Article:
Last month, shares of Fitbit (NYSE:FIT) popped 13%, according to data provided by S&P Global Market Intelligence. Investors were happy to see the company boost revenue by more than 46% and device sales skyrocket by nearly 27% year over year.
Fitbit has fought back against rising wearable tech rivals like Apple (NASDAQ:AAPL) by dumping tons of cash in into its research and development program (a 162% increase year over year last quarter) and increasing sales and marketing spending by 70%.
All that spending evidently paid off in the second quarter, with revenue jumping to $586.5 million and device sales rising to 5.7 million. The company said most of the revenue came from its new devices, the Blaze and the Alta (and their accessories), which made up 54% of all revenue in the quarter.
Fitbit said in press release that two-thirds of the Blaze and Alta purchases were from new customers, which likely impressed investors who may have been worried about the company being able to bring in new customers in an increasingly competitive wearable tech market.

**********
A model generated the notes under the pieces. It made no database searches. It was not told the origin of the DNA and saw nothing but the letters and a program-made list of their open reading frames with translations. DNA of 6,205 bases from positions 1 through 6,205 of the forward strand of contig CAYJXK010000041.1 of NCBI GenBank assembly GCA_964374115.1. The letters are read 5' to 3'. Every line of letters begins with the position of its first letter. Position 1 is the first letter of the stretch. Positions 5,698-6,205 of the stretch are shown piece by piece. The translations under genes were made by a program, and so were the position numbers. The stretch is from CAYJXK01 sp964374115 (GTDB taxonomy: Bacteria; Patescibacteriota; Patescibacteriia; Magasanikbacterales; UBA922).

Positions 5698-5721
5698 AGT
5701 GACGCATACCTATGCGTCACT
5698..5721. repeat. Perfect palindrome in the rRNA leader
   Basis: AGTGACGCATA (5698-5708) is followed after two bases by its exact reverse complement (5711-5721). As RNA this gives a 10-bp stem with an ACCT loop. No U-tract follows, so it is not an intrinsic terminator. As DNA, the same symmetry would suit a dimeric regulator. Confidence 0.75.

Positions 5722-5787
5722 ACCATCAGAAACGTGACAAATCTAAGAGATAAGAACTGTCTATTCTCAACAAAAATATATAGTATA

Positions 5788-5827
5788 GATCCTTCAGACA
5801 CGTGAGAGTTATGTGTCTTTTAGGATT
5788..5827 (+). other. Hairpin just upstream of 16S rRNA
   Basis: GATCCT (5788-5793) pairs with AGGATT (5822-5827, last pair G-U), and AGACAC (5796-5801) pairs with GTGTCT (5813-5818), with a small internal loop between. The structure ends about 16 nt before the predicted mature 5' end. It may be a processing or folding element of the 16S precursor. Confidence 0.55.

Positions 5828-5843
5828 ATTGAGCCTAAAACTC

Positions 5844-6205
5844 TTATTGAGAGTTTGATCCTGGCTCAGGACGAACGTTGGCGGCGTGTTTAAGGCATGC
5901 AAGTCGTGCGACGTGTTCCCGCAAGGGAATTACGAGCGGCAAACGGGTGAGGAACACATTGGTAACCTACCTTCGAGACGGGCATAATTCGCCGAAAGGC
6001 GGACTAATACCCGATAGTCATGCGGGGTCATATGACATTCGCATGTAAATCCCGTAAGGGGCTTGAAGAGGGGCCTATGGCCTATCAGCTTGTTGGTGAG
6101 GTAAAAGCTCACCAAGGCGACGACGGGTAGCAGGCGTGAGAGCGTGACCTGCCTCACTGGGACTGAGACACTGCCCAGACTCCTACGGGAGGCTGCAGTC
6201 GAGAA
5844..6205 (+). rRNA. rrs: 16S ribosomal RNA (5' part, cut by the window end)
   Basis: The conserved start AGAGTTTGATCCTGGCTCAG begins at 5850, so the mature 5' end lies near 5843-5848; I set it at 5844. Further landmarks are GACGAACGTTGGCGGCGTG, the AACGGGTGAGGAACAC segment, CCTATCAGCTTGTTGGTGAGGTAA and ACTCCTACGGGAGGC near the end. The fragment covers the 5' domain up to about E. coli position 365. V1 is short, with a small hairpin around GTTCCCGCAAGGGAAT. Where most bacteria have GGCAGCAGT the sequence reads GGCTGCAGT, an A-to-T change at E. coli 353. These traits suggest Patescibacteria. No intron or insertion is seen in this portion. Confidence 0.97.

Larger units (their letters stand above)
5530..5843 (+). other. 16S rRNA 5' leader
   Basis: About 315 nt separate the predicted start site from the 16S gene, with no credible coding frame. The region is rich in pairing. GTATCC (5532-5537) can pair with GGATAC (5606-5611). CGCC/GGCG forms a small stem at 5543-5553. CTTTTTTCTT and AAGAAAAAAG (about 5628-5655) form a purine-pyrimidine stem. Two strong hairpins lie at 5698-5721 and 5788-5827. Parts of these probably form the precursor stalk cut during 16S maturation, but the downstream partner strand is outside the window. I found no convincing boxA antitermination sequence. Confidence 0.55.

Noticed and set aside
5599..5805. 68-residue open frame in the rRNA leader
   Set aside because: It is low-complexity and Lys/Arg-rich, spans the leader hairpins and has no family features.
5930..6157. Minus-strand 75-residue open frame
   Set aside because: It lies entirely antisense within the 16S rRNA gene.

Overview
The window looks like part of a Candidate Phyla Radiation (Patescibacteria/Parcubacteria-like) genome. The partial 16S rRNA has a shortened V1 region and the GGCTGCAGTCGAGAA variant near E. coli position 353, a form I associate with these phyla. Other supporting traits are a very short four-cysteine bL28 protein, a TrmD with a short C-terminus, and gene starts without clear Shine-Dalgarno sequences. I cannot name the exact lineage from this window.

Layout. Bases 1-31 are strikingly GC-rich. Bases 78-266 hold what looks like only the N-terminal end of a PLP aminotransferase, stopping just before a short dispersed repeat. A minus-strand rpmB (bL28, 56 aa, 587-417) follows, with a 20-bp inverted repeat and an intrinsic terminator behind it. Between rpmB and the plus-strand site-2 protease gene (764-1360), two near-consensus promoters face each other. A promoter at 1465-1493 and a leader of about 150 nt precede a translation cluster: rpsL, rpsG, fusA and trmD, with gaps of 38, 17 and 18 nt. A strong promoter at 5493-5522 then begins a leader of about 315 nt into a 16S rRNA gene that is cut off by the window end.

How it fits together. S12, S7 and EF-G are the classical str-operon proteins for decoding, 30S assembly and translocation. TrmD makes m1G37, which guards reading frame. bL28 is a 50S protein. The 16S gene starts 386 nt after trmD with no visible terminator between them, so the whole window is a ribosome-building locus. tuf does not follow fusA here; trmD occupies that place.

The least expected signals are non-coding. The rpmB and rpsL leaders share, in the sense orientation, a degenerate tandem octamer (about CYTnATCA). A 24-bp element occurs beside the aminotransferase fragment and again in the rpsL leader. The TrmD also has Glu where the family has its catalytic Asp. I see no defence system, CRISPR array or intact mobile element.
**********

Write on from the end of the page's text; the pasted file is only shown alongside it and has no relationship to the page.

But while investors loved seeing revenue and device sales spike, it came at the expense of profits. Earnings per share fell by 57% year over year on a GAAP basis.
Fitbit is expected to release more products later this year to keep up its aggressive product push, and that could help the company as it heads into the typically lucrative holiday season. But while Fitbit is the undisputed king of wearable tech right now, there's still plenty to be concerned about as Apple continues to muscle into the space. Fitbit's fate is somewhat tied to Apple's moves, and it's still unclear if the company will be able to fight off the Apple Watch maker over the long term.
Chris Neiger has no position in any stocks mentioned. The Motley Fool owns shares of and recommends Apple and Fitbit. The Motley Fool has the following options: long January 2018 $90 calls on Apple and short January 2018 $95 calls on Apple. Try any of our Foolish newsletter services free for 30 days. We Fools may not all hold the same opinions, but we all believe that considering a diverse range of insights makes us better investors. The Motley Fool has a disclosure policy.